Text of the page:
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posted: 3/25/2013 8:38 PM

Gurnee Medal of Honor recipient recognized on special day

Center recognizes Gurnee Medal of Honor recipient on special day

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  • Allen Lynch of Gurnee received the Medal of Honor for his heroics during the Vietnam War.

       Allen Lynch of Gurnee received the Medal of Honor for his heroics during the Vietnam War.
    Gilbert R. Boucher II | Staff Photographer

  • Medal of Honor recipient Allen Lynch of Gurnee shakes hands with 10-year-old Jinu Puclik of Glenview and his dad, Tim, at the Capt. James A. Lovell Federal Health Care Center. Lynch was recognized during a ceremony Monday for National Medal of Honor Day.

      Medal of Honor recipient Allen Lynch of Gurnee shakes hands with 10-year-old Jinu Puclik of Glenview and his dad, Tim, at the Capt. James A. Lovell Federal Health Care Center. Lynch was recognized during a ceremony Monday for National Medal of Honor Day.
    photos by Gilbert R. Boucher II/gboucher@dailyhera

  • Video: Hear Medal of Honor recipient

 
 

Officials at the Capt. James A. Lovell Federal Health Care Center in North Chicago didn't have to go far to land an apropos guest for National Medal of Honor Day.

Gurnee resident Allen Lynch, who received the medal for his Vietnam heroics in 1967, was honored in the federal medical complex's main lobby Monday. The ceremony was capped by Lynch cutting a cake with his likeness on it.

It was one of many ways National Medal of Honor Day was recognized across the country. For example, several Medal of Honor recipients were at Arlington National Cemetery to participate in a wreath-laying ceremony at the Tomb of the Unknown Soldier.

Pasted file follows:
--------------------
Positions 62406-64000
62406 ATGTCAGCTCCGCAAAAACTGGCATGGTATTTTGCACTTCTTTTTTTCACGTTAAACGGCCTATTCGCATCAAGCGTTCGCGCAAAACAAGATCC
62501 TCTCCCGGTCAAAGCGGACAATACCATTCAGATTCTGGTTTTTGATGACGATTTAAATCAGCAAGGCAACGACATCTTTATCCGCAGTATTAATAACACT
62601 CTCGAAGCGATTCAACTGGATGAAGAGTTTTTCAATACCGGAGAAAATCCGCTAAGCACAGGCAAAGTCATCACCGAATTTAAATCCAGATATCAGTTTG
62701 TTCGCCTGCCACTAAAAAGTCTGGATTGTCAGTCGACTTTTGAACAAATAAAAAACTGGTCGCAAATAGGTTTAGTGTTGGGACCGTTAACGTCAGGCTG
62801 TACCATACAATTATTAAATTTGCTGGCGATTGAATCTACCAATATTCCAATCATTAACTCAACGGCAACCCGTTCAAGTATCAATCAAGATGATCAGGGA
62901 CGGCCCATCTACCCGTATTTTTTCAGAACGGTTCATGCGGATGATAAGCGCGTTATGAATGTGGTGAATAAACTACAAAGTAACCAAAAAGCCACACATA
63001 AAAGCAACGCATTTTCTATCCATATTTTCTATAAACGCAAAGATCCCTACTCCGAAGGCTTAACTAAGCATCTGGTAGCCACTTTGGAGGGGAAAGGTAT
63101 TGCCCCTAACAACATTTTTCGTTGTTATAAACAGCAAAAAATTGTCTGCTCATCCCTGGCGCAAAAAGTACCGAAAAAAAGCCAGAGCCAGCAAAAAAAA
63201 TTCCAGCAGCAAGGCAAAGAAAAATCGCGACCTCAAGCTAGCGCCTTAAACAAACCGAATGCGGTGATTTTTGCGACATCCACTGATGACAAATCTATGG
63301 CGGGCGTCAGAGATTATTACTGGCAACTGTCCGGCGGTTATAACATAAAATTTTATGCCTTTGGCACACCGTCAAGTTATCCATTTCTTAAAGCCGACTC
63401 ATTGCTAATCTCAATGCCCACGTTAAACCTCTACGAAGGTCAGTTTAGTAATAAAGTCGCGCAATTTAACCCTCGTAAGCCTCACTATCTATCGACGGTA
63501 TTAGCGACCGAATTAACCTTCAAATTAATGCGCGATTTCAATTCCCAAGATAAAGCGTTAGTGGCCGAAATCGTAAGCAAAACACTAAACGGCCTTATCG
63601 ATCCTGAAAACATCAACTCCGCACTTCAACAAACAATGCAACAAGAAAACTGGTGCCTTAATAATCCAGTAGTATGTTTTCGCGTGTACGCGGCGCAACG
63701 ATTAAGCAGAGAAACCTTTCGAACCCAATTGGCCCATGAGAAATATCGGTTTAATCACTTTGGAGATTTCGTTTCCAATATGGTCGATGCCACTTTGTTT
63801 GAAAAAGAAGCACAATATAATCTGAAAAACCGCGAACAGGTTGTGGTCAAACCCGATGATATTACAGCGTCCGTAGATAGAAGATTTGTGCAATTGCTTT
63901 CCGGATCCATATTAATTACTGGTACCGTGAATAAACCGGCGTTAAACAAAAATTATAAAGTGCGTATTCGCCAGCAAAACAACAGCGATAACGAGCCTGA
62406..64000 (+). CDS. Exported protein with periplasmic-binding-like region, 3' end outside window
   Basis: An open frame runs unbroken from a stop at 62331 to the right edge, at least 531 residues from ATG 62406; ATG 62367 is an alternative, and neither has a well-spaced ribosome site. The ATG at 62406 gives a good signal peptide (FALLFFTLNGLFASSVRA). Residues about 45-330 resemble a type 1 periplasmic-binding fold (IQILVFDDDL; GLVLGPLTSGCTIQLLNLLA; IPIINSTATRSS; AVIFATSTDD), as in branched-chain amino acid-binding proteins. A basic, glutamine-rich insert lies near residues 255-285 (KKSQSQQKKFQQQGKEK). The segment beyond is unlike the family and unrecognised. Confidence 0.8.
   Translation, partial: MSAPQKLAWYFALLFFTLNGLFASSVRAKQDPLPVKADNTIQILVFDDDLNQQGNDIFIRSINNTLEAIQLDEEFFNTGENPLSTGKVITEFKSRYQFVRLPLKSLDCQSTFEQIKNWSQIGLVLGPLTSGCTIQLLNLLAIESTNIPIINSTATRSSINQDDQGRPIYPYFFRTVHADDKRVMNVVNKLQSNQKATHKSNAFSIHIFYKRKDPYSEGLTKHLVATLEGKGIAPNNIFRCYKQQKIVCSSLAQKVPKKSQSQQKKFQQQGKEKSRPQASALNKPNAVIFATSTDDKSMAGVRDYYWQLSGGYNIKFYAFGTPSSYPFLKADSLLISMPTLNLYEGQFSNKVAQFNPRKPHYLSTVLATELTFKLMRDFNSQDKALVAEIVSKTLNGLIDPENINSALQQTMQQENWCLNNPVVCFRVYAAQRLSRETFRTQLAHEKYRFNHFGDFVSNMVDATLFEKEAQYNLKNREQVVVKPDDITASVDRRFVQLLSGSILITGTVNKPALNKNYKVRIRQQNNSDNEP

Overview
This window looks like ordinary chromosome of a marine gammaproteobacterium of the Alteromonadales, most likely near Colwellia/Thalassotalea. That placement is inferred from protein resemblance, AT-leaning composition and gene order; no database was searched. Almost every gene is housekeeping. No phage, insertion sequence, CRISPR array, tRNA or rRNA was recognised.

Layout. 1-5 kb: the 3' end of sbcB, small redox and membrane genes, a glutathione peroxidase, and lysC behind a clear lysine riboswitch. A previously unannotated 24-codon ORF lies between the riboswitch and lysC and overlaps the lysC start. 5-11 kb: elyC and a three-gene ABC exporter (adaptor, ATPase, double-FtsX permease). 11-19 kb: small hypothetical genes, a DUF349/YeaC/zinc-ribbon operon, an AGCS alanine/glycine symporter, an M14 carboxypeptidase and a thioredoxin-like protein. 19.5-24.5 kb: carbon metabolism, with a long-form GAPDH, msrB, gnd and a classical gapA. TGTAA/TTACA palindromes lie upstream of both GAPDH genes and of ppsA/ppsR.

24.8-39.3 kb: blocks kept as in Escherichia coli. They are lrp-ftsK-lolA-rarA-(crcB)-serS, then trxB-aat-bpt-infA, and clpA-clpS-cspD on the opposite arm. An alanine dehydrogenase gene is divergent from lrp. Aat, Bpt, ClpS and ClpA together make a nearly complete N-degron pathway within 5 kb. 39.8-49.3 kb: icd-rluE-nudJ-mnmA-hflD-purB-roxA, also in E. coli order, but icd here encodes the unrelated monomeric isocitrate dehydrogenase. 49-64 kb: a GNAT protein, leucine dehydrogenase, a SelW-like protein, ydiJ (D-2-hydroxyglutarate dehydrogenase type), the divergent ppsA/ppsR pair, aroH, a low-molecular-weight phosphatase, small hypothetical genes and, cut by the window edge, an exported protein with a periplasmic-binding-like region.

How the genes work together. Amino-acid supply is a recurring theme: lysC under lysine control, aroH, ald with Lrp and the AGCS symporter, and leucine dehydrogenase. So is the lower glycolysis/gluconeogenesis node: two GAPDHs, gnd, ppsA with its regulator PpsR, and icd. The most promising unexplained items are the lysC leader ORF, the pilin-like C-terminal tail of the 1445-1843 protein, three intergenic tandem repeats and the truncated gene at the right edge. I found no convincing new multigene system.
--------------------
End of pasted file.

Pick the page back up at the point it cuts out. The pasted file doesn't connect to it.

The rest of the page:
At the Lovell health care center in North Chicago, Director Patrick Sullivan opened the ceremony by thanking Lynch for going above and beyond the call of duty to save fellow soldiers in battle. Sullivan noted Lynch is among those receiving health care at the Lovell facility, where Great Lakes Naval Station personnel and Department of Veterans Affairs clients have had access to the same services since it opened in October 2011.

Navy Capt. Myron Yencha, acting deputy director and commanding officer for the center, said he was humbled to be in Lynch's presence Monday.

"Our utmost gratitude goes out to you, Sgt. Lynch, for what you did that day (in 1967) and on many, many other days during your loyal service in the Army," Yencha said.

Lynch's was a specialist 4th class in the Army working as a telephone operator on Dec. 15, 1967, when he performed his heroic acts in Vietnam. While under fire, Lynch ran across open ground several times to rescue wounded colleagues, protecting them while he shot at the enemy.

He remained after his unit withdrew and defended his isolated position for about two more hours and rescued more wounded soldiers.

Lynch told the crowd it's not those wearing the Medal of Honor who make it important. Rather, he said, the Medal of Honor stands for the warrior ethos of placing service over self.

"We have the Medal of Honor," Lynch said. "We hold it in trust. There are many men and women that have earned this that have never been recognized for it. It's a sacred honor all of us hold. As we go through life, we do the best we can to honor this medal and all of those who should have gotten it but didn't."

Lynch is the only Medal of Honor recipient living in Lake County. He formally received the medal from President Richard Nixon in 1970.

About 80 of 3,460 Medal of Honor recipients are alive. The first award was presented in March 1863.

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